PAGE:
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Re: the XID question

From: Greg Smith <greg(at)2ndquadrant(dot)com>
To: Kevin Grittner <Kevin(dot)Grittner(at)wicourts(dot)gov>
Cc: Chris Browne <cbbrowne(at)acm(dot)org>, Andres Freund <andres(at)anarazel(dot)de>, pgsql-performance(at)postgresql(dot)org
Subject: Re: the XID question
Date: 2011-01-19 22:46:51
Message-ID: (view raw, whole thread or download thread mbox)
Lists: pgsql-performance
Kevin Grittner wrote:
> Or just test it in psql.  BEGIN, run your query, look at pg_locks. 
> If an xid has been assigned, you'll see it there in the
> transactionid column.  You can easily satisfy yourself which
> statements grab an xid...

That's a good way to double-check exactly what's happening, but it's not 
even that hard:

gsmith=# select txid_current();
txid_current | 696

gsmith=# select 1;
?column? | 1

gsmith=# select 1;
?column? | 1

gsmith=# select txid_current();
txid_current | 697

Calling txid_current bumps the number up, but if you account for that 
you can see whether the thing(s) in the middle grabbed a real txid by 
whether the count increased by 1 or more than that.  So here's what one 
that did get a real xid looks like:

gsmith=# select txid_current();
txid_current | 702

gsmith=# insert into t(i) values(1);
gsmith=# select txid_current();
txid_current | 704

That proves the INSERT in the middle was assigned one.

The commit message that added this feature to 8.3 has a good quick intro 
to what changed from earlier revs:

Don't have to actually read the source to learn a bit more, because it's 
actually documented!  Mechanics are described at 
pgsql/src/backend/access/transam/README ; you need to know a bit more 
about subtransactions to follow all of it, but it gets the general idea 
across regardless:

= Transaction and Subtransaction Numbering =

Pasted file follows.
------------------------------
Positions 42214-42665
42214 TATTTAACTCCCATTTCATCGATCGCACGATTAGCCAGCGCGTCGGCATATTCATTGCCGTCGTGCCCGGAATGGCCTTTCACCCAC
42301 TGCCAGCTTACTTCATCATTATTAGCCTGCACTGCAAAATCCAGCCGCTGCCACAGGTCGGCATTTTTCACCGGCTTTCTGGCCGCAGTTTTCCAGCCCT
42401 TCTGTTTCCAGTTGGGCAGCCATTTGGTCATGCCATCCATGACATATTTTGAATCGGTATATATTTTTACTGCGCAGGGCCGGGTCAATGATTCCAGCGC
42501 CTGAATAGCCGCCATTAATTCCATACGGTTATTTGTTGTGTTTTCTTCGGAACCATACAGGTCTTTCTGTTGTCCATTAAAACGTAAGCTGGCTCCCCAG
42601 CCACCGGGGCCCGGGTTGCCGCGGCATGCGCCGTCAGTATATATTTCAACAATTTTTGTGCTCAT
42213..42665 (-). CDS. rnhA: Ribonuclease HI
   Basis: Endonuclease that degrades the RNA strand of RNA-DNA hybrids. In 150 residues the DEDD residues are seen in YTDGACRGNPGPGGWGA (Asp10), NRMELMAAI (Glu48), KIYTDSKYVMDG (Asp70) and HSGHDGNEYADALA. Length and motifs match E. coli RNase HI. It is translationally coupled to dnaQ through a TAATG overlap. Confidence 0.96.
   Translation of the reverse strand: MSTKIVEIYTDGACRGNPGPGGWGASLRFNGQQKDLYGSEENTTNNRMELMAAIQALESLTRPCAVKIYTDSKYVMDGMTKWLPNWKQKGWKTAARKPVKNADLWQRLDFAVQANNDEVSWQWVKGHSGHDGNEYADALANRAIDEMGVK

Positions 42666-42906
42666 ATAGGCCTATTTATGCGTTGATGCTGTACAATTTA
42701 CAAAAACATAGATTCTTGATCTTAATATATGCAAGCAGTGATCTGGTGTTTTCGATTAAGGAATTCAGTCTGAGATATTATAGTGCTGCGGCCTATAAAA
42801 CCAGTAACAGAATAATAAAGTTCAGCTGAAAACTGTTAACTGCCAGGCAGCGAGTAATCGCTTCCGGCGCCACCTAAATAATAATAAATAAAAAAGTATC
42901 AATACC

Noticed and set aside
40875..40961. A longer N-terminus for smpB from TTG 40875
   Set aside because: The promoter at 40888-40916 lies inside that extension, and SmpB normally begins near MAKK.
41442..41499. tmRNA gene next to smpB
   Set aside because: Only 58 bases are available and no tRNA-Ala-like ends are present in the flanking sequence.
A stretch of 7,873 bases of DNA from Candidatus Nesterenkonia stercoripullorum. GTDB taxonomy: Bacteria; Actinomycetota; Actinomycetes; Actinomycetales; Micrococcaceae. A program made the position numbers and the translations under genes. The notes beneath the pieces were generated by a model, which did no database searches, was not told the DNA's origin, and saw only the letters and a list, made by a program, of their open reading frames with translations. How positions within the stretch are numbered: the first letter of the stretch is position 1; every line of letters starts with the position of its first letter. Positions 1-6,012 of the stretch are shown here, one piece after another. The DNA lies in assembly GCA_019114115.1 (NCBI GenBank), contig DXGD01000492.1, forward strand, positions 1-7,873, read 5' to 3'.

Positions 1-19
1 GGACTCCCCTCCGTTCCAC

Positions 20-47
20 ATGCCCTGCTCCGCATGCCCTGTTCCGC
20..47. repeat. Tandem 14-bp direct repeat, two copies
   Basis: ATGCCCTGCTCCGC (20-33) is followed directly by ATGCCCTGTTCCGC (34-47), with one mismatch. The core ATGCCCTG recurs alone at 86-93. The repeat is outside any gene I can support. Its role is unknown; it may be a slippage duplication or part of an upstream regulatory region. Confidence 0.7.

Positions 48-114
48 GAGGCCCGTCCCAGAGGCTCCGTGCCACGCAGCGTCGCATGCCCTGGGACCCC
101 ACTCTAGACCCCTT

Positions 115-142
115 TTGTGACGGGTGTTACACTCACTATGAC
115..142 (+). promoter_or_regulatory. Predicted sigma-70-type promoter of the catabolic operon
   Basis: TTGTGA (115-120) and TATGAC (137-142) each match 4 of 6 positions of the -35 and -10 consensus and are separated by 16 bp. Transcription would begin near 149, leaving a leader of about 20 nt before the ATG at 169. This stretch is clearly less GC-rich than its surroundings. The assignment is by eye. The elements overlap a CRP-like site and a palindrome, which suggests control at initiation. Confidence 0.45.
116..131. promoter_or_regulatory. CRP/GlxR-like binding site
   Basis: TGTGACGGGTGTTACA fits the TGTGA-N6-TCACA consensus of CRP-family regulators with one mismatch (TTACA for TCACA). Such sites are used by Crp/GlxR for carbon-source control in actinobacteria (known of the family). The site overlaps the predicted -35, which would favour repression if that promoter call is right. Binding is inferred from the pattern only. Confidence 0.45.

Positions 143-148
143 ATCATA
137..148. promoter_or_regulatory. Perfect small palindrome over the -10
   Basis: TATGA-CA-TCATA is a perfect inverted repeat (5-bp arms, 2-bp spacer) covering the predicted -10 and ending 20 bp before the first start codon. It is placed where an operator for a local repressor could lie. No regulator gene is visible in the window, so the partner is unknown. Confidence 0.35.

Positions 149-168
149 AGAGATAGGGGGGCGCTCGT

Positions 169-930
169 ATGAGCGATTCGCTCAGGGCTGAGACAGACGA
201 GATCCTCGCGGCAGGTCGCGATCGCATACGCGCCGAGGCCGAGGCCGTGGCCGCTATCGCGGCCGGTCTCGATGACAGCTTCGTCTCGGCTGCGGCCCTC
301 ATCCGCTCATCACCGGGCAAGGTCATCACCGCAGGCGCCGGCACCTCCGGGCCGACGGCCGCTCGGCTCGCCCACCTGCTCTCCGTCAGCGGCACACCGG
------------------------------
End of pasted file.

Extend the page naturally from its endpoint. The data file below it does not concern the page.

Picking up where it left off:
Transactions and subtransactions are assigned permanent XIDs only when/if
they first do something that requires one --- typically, 
a tuple, though there are a few other places that need an XID assigned.
If a subtransaction requires an XID, we always first assign one to its
parent.  This maintains the invariant that child transactions have XIDs 
than their parents, which is assumed in a number of places.

The subsidiary actions of obtaining a lock on the XID and and entering 
it into
pg_subtrans and PG_PROC are done at the time it is assigned.

A transaction that has no XID still needs to be identified for various
purposes, notably holding locks.  For this purpose we assign a "virtual
transaction ID" or VXID to each top-level transaction.  VXIDs are formed 
two fields, the backendID and a backend-local counter; this arrangement 
assignment of a new VXID at transaction start without any contention for
shared memory.  To ensure that a VXID isn't re-used too soon after backend
exit, we store the last local counter value into shared memory at backend
exit, and initialize it from the previous value for the same backendID slot
at backend start.  All these counters go back to zero at shared memory
re-initialization, but that's OK because VXIDs never appear anywhere 

Internally, a backend needs a way to identify subtransactions whether or not
they have XIDs; but this need only lasts as long as the parent top 
endures.  Therefore, we have SubTransactionId, which is somewhat like
CommandId in that it's generated from a counter that we reset at the 
start of
each top transaction.  The top-level transaction itself has 
SubTransactionId 1,
and subtransactions have IDs 2 and up.  (Zero is reserved for
InvalidSubTransactionId.)  Note that subtransactions do not have their
own VXIDs; they use the parent top transaction's VXID.

Greg Smith   2ndQuadrant US    greg(at)2ndQuadrant(dot)com   Baltimore, MD
PostgreSQL Training, Services, and 24x7 Support
"PostgreSQL 9.0 High Performance":

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